what is cloud hosting ?Different Types of Cloud Hosting?

Hosting that uses the resources of several clustered servers.
Priyanka Sharma
Priyanka Sharma

Created: 05/19/2020 3:20 PM - Updated: 05/20/2020 6:18 AM

Cloud hosting defines a network of virtual servers to host multiple websites. Unlike shared hosting, which shares the resources of one server among a group of websites, cloud hosting shifts websites between servers to improve speed and performance.

By distributing its resources across a network of servers, more elastic cloud hosting offers the flexibility you need to meet sudden changes in web traffic within a pay-as-needed system. As a managed platform, cloud hosting providers address the bulk of security and infrastructure server concerns, leaving you to focus on your website itself.

Given the web hosting requirements of the largest and most popular sites on the web, such as those maintained by enterprise corporations, mass media outlets, or widely read blogs, businesses were forced to develop new and unique ways to scale beyond the "single box" model of the dedicated web server.

 Cloud hosting is very benefitial for small and medium businesses that are growing their audiences. Choosing cloud hosting may mean selecting a more expensive hosting plan, but with good reason. Instead of sharing resources  with other websites over one server’s restricted resources, cloud hosting’s network of servers gives you a broad resource base that can support whatever your backend has to throw at it.

Different Types of Cloud Hosting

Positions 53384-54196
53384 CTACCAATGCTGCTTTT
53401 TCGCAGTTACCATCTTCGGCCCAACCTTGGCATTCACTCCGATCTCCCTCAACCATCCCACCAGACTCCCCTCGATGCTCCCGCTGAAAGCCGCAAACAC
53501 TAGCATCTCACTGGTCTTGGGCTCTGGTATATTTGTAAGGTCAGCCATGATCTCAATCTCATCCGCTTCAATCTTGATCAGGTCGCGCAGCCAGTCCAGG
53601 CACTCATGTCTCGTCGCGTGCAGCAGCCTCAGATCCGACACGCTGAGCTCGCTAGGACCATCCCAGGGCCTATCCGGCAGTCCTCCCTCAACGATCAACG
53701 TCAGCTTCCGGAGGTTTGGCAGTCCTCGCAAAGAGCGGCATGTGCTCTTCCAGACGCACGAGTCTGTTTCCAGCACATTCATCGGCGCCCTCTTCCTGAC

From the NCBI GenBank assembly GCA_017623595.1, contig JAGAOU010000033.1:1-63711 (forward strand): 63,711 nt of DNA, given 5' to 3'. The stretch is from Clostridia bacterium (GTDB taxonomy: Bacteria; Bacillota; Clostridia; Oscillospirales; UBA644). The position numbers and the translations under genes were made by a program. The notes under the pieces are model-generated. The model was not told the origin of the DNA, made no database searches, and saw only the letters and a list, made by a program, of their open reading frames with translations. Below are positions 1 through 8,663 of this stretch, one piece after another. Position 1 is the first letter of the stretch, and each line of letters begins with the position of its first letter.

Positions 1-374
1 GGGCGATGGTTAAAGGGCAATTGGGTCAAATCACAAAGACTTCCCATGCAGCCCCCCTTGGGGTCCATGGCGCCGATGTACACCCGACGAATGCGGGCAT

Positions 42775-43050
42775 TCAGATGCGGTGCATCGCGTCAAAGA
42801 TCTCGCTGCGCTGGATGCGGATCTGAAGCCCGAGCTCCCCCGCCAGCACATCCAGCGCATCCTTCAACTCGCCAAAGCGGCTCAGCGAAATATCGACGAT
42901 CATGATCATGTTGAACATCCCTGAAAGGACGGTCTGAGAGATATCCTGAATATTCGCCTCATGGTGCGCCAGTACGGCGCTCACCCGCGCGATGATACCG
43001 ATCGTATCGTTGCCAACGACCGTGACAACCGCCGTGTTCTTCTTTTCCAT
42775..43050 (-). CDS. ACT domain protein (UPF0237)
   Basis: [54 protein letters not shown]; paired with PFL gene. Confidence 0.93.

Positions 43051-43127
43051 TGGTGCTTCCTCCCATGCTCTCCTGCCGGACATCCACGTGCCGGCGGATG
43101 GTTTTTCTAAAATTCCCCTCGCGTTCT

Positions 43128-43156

Public Cloud Hosting: A public cloud refers primarily to a Platform-as-a-Service offering where a major IT company commoditizes data center hardware for businesses or web publishers with a variety of integrated software packages for web hosting. Public cloud solutions can save money for businesses, particularly where complex software is made available by industry experts on a lower cost basis than a company can develop them internally through employees on payroll.

Private Cloud Hosting: A private cloud is essentially the same as a traditional enterprise or small business data center, where the hardware is located on the actual premises of the business that owns and operates the network. Private clouds have traditionally been favored by companies that have specific data security, user privacy, or development & programming requirements for hosting databases, but this is changing as the public cloud becomes more mature.

Hybrid Clouds: A hybrid cloud typically involves a combination whereby some hardware and data are hosted locally on-premises at a business while other web hosting requirements are contracted through an online service provider remotely. In this manner, a wider variety of technical resources can be woven together to host complex web/mobile applications in production, optimizing the resultant final product or service, saving time & money on the combined cost of development.

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